The farewell ceremony in the Pillar Hall of the House of Unions lasted for three consecutive days and nights. The day of the funeral, March 9, ended in tragedy for Muscovites. Around 12,000 people came to Red Square alone to say goodbye to the leader, and thousands more flocked to the center from all regions of the city. With some streets blocked, the swelling crowds had nowhere to disperse. A stampede ensued, in which about 400 people perished (the exact figure remains classified to this day). 

To begin with, Stalin's body was placed in a coffin in the Mausoleum next to Lenin, but in the 1960s, following Krushchev’s debunking of Stalin’s cult of personality, he was reburied beside the Kremlin wall.

Yuri Gagarin

The first human in space returned from his historic flight a national and global hero. And it was as a hero that he seen off on his final journey. He died in a plane crash on March 27, 1968, during a training flight, together with his instructor, Vladimir Seregin. The farewell ceremony took place in the Central House of the Soviet Army, and there was a public mourning on Red Square. The urns of Gagarin and Seregin were buried beside the Kremlin wall.

Semyon Budyonny

The legendary Soviet commander, who rose to fame during the Civil War and displayed remarkable tactical nous in World War II, was one of the USSR's first marshals.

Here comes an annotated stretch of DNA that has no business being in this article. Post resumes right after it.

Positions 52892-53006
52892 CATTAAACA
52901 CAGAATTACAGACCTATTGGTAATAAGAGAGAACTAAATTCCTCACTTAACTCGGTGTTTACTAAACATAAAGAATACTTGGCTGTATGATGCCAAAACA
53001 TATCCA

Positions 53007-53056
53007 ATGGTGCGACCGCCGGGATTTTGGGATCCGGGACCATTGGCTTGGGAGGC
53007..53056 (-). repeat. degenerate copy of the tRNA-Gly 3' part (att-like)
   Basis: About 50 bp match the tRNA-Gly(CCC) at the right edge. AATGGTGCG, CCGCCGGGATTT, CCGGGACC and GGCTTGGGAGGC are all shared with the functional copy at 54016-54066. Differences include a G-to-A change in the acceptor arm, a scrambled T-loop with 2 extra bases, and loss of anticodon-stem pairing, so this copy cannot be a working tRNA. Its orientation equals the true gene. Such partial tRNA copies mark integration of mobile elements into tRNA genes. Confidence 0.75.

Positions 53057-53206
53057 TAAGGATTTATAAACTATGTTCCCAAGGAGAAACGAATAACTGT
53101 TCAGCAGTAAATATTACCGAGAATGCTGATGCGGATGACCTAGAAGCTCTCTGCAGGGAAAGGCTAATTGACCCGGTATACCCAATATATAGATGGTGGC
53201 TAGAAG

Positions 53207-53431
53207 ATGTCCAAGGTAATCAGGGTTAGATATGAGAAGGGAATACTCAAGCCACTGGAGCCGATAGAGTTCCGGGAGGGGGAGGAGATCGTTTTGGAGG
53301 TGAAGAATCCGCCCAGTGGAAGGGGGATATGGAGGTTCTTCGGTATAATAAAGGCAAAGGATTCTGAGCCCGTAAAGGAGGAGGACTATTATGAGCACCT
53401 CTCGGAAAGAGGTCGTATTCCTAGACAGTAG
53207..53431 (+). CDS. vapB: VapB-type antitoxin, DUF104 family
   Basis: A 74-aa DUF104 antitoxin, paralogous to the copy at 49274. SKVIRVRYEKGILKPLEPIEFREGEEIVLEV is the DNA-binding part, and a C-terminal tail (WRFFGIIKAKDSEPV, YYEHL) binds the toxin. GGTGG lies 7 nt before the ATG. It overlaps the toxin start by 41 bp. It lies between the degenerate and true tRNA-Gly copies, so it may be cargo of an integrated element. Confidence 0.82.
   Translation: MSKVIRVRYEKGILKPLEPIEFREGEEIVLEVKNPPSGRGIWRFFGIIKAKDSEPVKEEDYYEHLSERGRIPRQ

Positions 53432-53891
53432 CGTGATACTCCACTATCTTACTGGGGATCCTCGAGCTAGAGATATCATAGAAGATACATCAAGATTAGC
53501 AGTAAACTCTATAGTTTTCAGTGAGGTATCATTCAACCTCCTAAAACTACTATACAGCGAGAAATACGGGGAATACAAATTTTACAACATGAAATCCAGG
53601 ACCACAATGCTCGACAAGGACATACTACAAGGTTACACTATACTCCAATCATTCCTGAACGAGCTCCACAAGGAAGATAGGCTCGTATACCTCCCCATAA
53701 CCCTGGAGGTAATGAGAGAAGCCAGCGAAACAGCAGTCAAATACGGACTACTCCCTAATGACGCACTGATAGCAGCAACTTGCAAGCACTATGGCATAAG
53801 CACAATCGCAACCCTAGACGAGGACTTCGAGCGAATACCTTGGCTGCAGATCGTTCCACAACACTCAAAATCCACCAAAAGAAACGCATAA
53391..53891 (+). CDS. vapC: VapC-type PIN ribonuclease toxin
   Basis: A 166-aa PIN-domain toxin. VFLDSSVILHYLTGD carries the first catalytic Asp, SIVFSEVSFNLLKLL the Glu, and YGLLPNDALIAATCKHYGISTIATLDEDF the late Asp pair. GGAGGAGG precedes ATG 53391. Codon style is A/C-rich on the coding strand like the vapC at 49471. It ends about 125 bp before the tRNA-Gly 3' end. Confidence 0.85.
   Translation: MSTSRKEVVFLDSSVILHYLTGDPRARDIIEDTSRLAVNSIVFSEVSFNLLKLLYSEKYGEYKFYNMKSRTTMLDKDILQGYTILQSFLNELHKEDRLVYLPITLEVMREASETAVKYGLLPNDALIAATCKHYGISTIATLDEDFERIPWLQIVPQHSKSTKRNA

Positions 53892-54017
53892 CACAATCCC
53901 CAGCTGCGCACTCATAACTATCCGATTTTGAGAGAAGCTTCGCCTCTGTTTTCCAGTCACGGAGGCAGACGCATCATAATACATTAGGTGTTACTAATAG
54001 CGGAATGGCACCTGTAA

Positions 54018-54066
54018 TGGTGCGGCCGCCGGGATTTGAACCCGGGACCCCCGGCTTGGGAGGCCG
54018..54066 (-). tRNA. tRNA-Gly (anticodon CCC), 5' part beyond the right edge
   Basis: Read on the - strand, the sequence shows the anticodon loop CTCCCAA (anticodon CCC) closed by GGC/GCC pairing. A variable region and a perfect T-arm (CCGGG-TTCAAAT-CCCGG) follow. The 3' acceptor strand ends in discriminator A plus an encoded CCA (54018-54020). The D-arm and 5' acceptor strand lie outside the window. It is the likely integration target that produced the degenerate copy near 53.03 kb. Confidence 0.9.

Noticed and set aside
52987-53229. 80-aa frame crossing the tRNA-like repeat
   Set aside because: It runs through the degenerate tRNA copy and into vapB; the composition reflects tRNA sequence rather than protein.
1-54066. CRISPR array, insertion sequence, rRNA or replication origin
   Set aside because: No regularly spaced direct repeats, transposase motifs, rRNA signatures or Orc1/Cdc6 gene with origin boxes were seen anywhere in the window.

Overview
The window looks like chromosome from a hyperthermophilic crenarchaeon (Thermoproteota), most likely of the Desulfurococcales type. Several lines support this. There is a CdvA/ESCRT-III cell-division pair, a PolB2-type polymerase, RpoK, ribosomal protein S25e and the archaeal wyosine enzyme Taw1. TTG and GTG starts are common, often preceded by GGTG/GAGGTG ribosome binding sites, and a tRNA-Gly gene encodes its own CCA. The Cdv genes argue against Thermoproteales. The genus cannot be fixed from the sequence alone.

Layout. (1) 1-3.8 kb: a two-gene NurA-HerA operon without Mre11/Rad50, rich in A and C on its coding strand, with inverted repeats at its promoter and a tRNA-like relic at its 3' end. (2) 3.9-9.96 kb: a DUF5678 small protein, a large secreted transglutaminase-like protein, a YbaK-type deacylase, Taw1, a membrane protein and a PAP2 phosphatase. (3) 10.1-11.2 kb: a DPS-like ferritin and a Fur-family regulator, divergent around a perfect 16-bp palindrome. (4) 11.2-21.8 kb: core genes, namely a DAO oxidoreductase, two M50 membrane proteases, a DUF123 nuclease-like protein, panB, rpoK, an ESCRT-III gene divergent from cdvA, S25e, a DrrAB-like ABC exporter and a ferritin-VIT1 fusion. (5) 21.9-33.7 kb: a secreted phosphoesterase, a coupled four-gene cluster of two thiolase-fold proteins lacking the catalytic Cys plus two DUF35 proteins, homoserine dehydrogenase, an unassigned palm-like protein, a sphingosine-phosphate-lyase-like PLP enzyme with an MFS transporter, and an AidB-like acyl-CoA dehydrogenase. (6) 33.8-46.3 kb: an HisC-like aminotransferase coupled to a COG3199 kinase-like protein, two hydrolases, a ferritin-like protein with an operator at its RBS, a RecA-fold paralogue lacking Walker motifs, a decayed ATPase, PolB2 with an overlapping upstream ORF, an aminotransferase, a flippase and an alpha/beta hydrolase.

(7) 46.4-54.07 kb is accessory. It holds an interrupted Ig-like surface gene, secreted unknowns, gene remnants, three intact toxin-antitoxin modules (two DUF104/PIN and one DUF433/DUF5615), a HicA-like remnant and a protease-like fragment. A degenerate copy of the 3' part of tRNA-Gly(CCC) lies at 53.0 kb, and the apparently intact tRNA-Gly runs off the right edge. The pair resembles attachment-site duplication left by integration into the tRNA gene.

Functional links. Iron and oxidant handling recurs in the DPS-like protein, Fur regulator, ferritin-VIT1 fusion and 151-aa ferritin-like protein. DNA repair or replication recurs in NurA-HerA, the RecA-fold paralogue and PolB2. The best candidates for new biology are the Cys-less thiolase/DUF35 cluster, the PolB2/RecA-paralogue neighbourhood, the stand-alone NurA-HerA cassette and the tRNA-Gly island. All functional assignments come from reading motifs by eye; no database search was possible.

His funeral was televised nationwide on Oct. 30, 1973. The 91-year-old marshal was buried in the necropolis by the Kremlin wall.

Vladimir Vysotsky

The 42-year-old poet, actor and singer-songwriter Vladimir Vysotsky died of a heart attack on July 25, 1980. The cause of death is believed to have been alcohol and drug abuse. His passing was a tragedy for his millions of fans. 

The farewell ceremony was held at the Taganka Theater, where the actor had captivated audiences for many years. The line outside stretched for several kilometers, and more than 100,000 people gathered on Taganskaya Square itself in central Moscow. 

Leonid Brezhnev

After 16 years at the helm of the Soviet Union, Brezhnev too was buried with full military honors. He died in his sleep on Nov. 10, 1982, from a blood clot. 

The funeral procession was perhaps the most pompous since Stalin’s time. It was attended by numerous foreign leaders. Brezhnev’s final resting place is beside the Kremlin wall.

Konstantin Chernenko

Chernenko led the USSR for just a little over a year before passing away on March 10, 1985. But his short term in office did not diminish the scale of his funeral. Even Margaret Thatcher was there in person.

Viktor Tsoi

Even in life Tsoi was a cult figure and the idol of his generation, so his death in a car crash on Aug. 15, 1990, came as a real shock. The country's top rock star, the voice of perestroika, who demanded change, quite literally, in his famous anthem Khochu peremen (I Want Changes), was just 28 years old. Eyewitnesses say that pandemonium broke loose in Leningrad (St. Petersburg), his hometown: people from all across the city flocked to the building of the rock club where Tsoi’s group Kino had been regulars. A tape recording of the band’s songs played there non-stop for several days, and thousands of mourners came to Bogoslovskoe Cemetery in Leningrad to bid their hero farewell.